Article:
Phil Mickelson gambled U.S. Open preclusion with brazen act – but it turned out to be virtuoso

By | June 20, 2024

Phil Mickelson gambled U.S. Open preclusion with brazen act – but it turned out to be virtuoso

Phil Mickelson staggered his rivals and fans alike when he made the questionable choice to play a moving ball at the 2018 US Open, and his response as it were fed the fire

Eminence has evaded Phil Mickelson at the US Open all through his stellar career. Instep, he has gotten to be synonymous at his national open with close misses and one especially odd occurrence.
Mickelson is a six-time runner-up at the US Open, and his chances of completing the career grand slam are fading, with the 53-year-old going three years without a tournament victory. Unfortunately for Lefty, the overriding memories of him at the US Open are his heartbreaks and his controversial decision at Shinnecock Hills in 2018.

Mickelson was well out of contention on the back nine of his third round when he arrived at the par-four 13th at 10-over for the week. He left himself a slippery 18ft putt for bogey after another scruffily-played hole, and he misjudged the pace as the ball went sailing past the cup and headed towards a run-off area.

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But, remarkably, the six-time major champion raced after his ball and hit it again before it stopped moving, tapping it back past the hole to stay on the putting surface. Mickelson had not cheated, but he had bent the rules in his favour.

Had Mickelson’s ball ran off the green, he would have been left with a perilous chip. He took the calculated decision to accept a two-shot penalty for hitting a moving ball to avoid the challenge of chipping back onto a lightning-fast green.

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Ultimately, the decision did not do Mickelson many favours. He walked off with a 10 and finished the day with a card of 81. And he was met with widespread criticism for his actions, with claims he should have been disqualified.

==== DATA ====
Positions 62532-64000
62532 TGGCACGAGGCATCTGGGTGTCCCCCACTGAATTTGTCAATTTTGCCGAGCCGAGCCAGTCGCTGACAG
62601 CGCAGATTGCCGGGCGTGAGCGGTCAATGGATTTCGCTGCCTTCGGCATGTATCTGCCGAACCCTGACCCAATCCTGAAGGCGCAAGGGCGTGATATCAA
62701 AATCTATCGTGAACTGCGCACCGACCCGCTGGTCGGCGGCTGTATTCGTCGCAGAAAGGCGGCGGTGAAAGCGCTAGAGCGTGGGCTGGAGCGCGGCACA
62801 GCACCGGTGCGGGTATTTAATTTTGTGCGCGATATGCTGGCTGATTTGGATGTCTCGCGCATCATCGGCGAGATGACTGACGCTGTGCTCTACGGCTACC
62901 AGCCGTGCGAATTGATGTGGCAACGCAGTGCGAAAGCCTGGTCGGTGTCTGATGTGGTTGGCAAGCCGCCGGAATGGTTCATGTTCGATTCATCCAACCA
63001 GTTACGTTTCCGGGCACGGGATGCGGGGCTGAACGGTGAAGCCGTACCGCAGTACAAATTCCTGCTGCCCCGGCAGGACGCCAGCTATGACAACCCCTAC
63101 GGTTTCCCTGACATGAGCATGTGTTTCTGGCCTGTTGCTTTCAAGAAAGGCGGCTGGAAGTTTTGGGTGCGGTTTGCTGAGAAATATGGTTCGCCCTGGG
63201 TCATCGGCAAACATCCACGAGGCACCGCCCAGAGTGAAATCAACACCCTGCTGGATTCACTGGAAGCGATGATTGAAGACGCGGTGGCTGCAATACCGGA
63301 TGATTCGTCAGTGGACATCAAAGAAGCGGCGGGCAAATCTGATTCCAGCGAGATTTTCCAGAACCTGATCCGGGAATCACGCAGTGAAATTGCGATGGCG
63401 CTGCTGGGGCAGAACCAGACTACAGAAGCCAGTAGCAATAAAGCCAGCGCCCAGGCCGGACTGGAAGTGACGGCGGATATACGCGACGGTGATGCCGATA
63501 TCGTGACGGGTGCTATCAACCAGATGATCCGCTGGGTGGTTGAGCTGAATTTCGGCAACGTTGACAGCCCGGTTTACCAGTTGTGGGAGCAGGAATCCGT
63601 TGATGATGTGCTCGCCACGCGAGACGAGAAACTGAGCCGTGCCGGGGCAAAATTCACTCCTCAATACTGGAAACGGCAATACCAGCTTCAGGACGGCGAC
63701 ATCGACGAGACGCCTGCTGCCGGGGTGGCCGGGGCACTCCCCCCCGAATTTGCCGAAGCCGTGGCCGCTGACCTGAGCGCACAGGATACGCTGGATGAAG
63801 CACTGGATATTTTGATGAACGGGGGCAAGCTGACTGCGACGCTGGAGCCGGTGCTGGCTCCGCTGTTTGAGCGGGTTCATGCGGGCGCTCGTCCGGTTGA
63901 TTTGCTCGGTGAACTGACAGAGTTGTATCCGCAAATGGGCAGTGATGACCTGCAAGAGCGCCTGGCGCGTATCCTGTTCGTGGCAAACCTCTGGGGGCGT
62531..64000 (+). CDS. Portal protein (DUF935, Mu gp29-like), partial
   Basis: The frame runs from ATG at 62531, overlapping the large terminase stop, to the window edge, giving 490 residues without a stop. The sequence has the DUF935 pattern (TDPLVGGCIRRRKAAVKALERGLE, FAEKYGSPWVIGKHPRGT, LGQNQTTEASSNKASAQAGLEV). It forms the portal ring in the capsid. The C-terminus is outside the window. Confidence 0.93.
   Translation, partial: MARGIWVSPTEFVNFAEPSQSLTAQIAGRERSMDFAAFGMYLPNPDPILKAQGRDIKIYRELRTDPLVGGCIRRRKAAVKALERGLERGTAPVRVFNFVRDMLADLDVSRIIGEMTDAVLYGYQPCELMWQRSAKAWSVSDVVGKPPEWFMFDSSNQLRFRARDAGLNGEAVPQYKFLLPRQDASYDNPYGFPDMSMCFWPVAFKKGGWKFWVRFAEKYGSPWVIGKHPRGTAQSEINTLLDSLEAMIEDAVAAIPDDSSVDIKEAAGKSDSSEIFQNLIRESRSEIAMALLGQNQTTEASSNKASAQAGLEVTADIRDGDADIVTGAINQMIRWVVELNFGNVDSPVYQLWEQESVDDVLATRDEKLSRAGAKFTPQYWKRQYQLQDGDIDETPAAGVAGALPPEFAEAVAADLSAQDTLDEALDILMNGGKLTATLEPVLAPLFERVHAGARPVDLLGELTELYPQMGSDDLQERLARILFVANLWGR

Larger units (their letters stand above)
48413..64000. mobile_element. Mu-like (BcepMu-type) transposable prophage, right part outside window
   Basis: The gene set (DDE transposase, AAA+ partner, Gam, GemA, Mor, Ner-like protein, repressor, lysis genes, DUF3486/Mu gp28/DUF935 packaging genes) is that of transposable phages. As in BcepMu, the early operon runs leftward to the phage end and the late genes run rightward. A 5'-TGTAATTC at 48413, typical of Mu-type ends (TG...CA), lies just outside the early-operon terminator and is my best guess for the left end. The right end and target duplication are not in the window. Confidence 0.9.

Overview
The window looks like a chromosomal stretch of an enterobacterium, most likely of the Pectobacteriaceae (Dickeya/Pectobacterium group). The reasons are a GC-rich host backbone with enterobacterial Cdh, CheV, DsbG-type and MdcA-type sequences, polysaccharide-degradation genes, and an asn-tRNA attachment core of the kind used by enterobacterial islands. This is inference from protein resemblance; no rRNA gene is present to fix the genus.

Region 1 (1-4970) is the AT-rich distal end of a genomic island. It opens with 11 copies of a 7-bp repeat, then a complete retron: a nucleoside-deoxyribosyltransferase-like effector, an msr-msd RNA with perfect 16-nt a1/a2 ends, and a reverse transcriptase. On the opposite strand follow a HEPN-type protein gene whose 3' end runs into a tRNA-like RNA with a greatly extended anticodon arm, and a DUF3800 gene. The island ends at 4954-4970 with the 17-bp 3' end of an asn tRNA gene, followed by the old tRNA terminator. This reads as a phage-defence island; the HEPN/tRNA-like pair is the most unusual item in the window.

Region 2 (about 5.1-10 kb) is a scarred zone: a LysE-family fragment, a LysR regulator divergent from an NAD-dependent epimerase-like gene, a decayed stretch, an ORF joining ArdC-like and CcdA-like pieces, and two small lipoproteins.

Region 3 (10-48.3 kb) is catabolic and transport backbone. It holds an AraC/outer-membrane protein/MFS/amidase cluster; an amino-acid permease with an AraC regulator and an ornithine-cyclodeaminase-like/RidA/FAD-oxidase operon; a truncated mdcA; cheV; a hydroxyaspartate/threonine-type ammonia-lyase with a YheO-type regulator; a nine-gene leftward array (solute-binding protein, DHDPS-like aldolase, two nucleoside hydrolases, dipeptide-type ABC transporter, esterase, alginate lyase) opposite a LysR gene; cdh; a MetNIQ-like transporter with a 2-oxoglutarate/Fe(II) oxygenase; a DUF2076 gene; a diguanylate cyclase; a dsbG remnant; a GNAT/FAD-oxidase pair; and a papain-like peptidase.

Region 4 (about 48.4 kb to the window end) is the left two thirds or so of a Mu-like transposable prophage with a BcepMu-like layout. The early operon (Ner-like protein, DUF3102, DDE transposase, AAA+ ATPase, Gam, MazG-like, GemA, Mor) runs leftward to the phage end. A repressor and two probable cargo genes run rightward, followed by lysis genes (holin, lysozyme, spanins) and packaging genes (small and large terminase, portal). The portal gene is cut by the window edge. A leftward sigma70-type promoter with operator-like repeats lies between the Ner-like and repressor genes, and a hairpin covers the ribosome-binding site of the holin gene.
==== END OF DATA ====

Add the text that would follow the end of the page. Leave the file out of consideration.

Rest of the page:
“It was going to go down into the same spot, behind the bunker,” he said. “I wasn’t going to have a shot. I don’t know if I would have been able to save a shot or what not, but I know it’s a two-shot penalty, hitting a moving ball. I tried to hit it as close to the hole as I could to make the next one and you take the two shots and you move on.

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“I don’t mean disrespect by anybody. I know it’s a two-shot penalty. At that time I just didn’t feel like going back and forth and hitting the same shot over. I took the two-shot penalty and moved on. It’s my understanding of the rules. I’ve had multiple times where I’ve wanted to do that, I just finally did it.”

The United States Golf Association (USGA), which organises the US Open, could have disqualified Mickelson under Rule 33-7. Former USGA chief executive David Fay told Golf Digest he indeed would have booted Mickelson out of the tournament, but Mickelson walked away with just a two-shot penalty and finished tied for 48th.

Mickelson is one of 10 LIV Golf players in the field at Pinehurst No. 2 this week, and it represents one of his last chances to add the coveted US Open Championship Trophy to his collection.

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